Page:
Two studies evaluated the persistent efficacy of the pretreatment of cats and dogs with topical imidacloprid + moxidectin against heartworm infection. A study with 19 cats examined the effects of four monthly treatments (at 28-day intervals) followed by infection of each cat with 25 infective-stage Dirofilaria immitis larvae at 7, 14, 21, and 28 days after the last treatment [3]. Seven and one-half months after the fourth monthly treatment there were no heartworms recovered at necropsy from any of the 10 treated cats while a mean of 1.33 heartworms (range 1–6) was recovered from the nine nontreated cats. A study with a similar design was performed in 16 dogs (eight treated and eight nontreated dogs) in which the treated dogs had received four monthly treatments (at 28-day intervals) and then were infected with 50 third-stage D. immitis larvae 28 days after the fourth monthly treatment [4]. Again, there were no heartworms recovered from any of the treated dogs at necropsy conducted 5 months post infection, while a mean of 33.9 (range 25–41) heartworms was recovered from the eight nontreated dogs. These two studies demonstrated that four monthly applications of imidacloprid + moxidectin topical solution afforded protection to dogs and cats against subsequent heartworm infection for 4 weeks.

Previous publications evaluating the pharmacokinetic profile of moxidectin demonstrated that the repeated monthly application of topical imidacloprid + moxidectin to dogs and cats produces a continuous high level (steady-state) of protective moxidectin, month to month, after four or five repeated doses and also appears to provide protection for at least 28 days after the last administration against hookworms and heartworms in dogs and cats [24]. In the above referenced dog study, the authors postulated that due to this unique pharmacokinetic profile and high serum concentrations protection for 30 days against heartworms after just one dose is probable. The objective of this study was to determine whether a single application of 10% imidacloprid + 2.5% moxidectin topical solution (Advantage Multi® for Dogs) would protect dogs against an incoming D. immitis larval challenge 30 days after a single topical application of the product.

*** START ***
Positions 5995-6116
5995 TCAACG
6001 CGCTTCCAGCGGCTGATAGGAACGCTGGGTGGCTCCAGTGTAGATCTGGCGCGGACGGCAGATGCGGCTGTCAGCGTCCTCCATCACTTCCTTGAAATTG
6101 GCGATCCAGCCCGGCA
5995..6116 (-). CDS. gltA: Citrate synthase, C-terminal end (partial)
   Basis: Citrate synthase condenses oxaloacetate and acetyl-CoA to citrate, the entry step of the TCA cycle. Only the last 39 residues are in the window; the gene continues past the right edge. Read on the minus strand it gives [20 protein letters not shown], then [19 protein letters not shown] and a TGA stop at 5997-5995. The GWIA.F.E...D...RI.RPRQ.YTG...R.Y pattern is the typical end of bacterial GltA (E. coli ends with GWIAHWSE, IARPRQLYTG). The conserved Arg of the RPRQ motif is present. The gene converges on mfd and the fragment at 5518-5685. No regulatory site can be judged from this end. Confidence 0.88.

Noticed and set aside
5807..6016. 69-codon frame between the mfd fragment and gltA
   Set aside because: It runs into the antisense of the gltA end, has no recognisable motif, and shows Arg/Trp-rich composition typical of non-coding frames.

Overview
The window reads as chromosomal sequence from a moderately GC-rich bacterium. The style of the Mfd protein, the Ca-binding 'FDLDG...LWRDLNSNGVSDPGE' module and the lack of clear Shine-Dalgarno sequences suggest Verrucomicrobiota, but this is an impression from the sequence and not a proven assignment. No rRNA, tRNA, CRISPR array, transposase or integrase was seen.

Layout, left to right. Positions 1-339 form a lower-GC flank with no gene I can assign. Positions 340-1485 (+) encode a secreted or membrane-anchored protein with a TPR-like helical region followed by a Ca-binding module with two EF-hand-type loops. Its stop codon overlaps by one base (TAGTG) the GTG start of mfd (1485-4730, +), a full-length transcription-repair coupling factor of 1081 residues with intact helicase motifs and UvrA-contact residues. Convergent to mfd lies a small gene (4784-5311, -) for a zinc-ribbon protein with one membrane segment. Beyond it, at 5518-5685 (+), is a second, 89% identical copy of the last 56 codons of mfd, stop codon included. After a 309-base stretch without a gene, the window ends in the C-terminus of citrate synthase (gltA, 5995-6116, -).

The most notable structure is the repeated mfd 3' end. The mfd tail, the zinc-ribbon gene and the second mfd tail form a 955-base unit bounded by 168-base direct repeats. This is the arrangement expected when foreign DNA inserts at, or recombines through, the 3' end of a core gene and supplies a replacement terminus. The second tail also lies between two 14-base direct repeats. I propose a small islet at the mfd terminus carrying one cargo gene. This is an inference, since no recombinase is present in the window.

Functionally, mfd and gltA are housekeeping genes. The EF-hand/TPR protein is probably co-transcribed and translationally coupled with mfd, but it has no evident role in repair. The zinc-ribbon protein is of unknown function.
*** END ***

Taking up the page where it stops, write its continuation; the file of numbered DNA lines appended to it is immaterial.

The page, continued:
Methods

Ethical approval, animals, and animal care

The study was approved by the facility Institutional Animal Care and Use Committee (IACUC) with the concurrence of Bayer Animal Health and followed the guidelines of VICH GL9 (2001) [5]. The study included 16 purpose-bred mongrel dogs (six males and ten females) that were born and raised at the study facility that were approximately 7 months old at the beginning of the study. The dogs were maintained in indoor runs during the study. Nontreated dogs were housed in a separate room so that there was no contact with the treated dogs. Temperature was controlled by forced fan heat or air conditioning as needed. The dogs were fed a daily ration of Laboratory Canine Diet 5006 (LabDiet) in quantities sufficient for growth and maintenance. Dogs were provided water, originating from the municipal water supply, via individual automated watering system in each cage. All dogs were observed once daily as part of a general health observation with the exception of the day of treatment, Study Day (SD) –30, when the dogs were observed at 0.5, 1, 2, 4, and 8 h (+/−15 min) post treatment. Animals were weighed on SD −31 for ranking, randomization, and dose determination for SD −30.

Blood samples were collected from the study animals on SD –37, 120, and 147 for D. immitis antigen and microfilariae testing. Antigen testing was performed using the DiroCHEK® heartworm antigen test (Zoetis). Microfilariae testing was performed using the modified Knott test.

Treatment

Using the body weights collected on SD −31, the 16 dogs were randomized to two treatment groups. Eight dogs in Group 1 were treated with 10% imidacloprid + 2.5% moxidectin topical solution as per label instructions and dosage recommendations on SD −30, while eight dogs in Group 2 remained untreated (Table 1).